American democracy is under attack like never before. Throughout American history, our democracy has been threatened from abroad—first by the British Empire and later by Nazi Germany and Imperial Japan, the Soviet Union and then Russia, and most recently Communist China and Islamist terrorism.
Yet today, the most dangerous threat to our democracy comes not from a foreign adversary but from within, as the radical right ascends in the Republican Party and the radical left gains strength in the Democratic Party.
Ultimately, the recent rejection of compromise by far too many elected officials and citizens is emblematic of the inability of our government to deal effectively with many of the enormous challenges America faces today — the pandemic, the economy and rising inflation, border security, and how to counter our undemocratic adversaries abroad, to name a few.
We wrote America: Unite or Die as a call to action to all Americans to come together to support a collective renewal of faith in our democracy and a recommitment to America’s other founding ideals. These ideals include a belief in liberty, equality, opportunity, free markets, freedom of speech, the rule of law, and self-government.
At the same time, for the near-term, we call on the Biden administration to work with moderates and those in the opposing party, instead of embracing wide-eyed socialists who push for radical policies—i.e. redistributive economics, the Green New Deal, and dismantling systems of law enforcement via “defund the police”—that will destroy the American Dream.
We begin our book by demonstrating how the far-right and the far-left—two diametrically opposed forces—are moving further and further apart while becoming more and more mainstream thanks to a media ecosystem that gives greater standing to the fringes. We contend that the normalization of radical policies threatens not just our democracy but our most fundamental values.
On the right, prominent Republicans are threatening our democracy by embracing Donald Trump’s baseless “Big Lie” that he won the 2020 election. This lie has become the centerpiece of the party’s platform, and the G.O.P. now rejects members of its caucus, like Rep. Liz Cheney, who don’t accept it. This has perilously undermined faith in our elections and has emboldened dangerous undemocratic far-right extremist groups, including QAnon followers and white supremacists.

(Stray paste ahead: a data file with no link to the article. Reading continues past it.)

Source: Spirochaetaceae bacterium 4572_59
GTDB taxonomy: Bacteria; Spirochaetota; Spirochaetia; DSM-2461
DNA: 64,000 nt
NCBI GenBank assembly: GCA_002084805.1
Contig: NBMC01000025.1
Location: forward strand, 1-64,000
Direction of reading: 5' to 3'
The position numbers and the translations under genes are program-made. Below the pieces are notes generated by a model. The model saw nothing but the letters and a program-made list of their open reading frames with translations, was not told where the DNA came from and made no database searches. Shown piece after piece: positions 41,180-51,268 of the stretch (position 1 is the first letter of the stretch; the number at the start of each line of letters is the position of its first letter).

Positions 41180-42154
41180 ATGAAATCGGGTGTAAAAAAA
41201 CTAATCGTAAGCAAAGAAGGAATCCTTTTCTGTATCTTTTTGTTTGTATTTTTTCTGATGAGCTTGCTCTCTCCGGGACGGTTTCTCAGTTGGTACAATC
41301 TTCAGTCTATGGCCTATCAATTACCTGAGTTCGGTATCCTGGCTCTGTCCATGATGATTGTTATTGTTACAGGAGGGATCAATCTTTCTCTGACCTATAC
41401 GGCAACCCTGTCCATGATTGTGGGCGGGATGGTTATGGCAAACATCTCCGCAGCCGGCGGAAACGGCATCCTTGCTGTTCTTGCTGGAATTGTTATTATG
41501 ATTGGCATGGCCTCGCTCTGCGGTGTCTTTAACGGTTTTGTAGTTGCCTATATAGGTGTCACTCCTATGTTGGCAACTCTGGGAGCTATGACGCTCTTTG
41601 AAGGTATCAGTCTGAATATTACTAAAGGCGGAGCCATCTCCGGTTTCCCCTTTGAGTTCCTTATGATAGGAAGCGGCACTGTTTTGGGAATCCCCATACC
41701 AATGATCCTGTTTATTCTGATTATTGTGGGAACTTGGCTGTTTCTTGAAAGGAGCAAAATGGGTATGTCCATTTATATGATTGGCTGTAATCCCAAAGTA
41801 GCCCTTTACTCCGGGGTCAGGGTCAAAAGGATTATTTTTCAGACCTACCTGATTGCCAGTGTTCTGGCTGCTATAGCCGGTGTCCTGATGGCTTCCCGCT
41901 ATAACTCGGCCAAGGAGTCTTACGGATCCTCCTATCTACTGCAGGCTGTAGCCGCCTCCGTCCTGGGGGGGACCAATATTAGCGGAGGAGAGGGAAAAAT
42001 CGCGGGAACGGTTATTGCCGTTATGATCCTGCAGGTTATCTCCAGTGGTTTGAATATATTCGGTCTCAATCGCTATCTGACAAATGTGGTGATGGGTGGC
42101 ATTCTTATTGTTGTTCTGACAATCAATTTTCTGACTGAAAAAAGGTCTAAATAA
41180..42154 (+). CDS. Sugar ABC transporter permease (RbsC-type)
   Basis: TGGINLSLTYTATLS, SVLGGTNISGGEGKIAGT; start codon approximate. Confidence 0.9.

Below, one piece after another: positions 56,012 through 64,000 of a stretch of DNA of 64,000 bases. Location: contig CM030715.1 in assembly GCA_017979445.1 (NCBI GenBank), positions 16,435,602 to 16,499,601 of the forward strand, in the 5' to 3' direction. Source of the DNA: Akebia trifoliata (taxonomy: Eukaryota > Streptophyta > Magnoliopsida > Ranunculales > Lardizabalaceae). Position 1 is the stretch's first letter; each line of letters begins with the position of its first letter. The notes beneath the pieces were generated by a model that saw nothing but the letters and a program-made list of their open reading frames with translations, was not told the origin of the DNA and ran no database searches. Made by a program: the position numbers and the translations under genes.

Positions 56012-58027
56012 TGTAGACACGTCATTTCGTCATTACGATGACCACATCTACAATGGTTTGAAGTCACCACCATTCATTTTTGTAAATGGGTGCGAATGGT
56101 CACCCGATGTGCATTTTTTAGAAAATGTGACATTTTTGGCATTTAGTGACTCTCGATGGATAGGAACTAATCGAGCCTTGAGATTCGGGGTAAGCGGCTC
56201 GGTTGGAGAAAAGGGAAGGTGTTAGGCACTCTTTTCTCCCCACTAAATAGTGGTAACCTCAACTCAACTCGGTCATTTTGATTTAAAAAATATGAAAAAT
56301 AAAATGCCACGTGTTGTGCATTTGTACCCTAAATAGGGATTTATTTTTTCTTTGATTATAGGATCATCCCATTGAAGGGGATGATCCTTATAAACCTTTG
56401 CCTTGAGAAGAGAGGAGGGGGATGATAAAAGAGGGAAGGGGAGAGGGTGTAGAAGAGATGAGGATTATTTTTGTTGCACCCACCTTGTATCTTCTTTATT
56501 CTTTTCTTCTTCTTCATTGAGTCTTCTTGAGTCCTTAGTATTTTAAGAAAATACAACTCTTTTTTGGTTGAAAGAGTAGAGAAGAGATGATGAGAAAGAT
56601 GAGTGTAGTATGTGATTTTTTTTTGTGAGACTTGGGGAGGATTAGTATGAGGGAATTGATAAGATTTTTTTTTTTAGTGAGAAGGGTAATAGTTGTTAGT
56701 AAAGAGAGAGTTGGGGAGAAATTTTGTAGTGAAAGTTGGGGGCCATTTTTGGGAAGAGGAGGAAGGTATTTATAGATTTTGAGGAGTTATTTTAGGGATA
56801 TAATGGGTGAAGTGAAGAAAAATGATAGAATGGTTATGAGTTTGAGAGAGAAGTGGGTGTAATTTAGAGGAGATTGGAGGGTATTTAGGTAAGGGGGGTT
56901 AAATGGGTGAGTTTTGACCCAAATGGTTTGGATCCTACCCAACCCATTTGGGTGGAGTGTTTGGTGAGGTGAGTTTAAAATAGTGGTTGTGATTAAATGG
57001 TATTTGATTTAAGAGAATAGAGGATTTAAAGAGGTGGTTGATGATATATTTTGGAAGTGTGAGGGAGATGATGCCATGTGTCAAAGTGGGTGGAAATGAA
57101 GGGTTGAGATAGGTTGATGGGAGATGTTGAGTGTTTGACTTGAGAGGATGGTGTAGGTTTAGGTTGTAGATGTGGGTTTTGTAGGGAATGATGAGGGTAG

To that end, the Republicans who continue trying to re-write history by downplaying the January 6th attack on the U.S. Capitol are contributing to the rise in extremism by legitimizing the behavior of the violent mob that attempted the insurrection.
At a recent rally for Virginia gubernatorial candidate Glenn Youngkin, for example, the emcee for the event asked attendees to cite the Pledge of Allegiance to a U.S. flag that was brought to the Jan. 6th insurrection. Youngkin denounced the incident as “weird and wrong,” but regardless, it speaks to how dangerous nationalism that has permeated the Republican base. And make no mistake, any Republican who does not speak out against inner-party extremism is also complicit in it.
Just like Republican officials won’t criticize extremists on the right for fear of angering that faction of their party, many Democratic officials won’t disparage the far-left for fear of angering their party’s radical wing. The extremist tail is wagging the mainstream dog.
On the left, party leaders neglected to directly denounce members of their caucus who condoned the rioting and theft that broke out in cities across the nation in the summer of 2020, as well as those who continue to support the Defund the Police movement—a movement based on demonization of police departments by the far left.
In June 2020, leftist Rep. Alexandria Ocasio-Cortez defended those who took advantage of the racial justice protests—which were a largely peaceful, justified response to the problem of systemic racism in the U.S.—to loot businesses across New York City.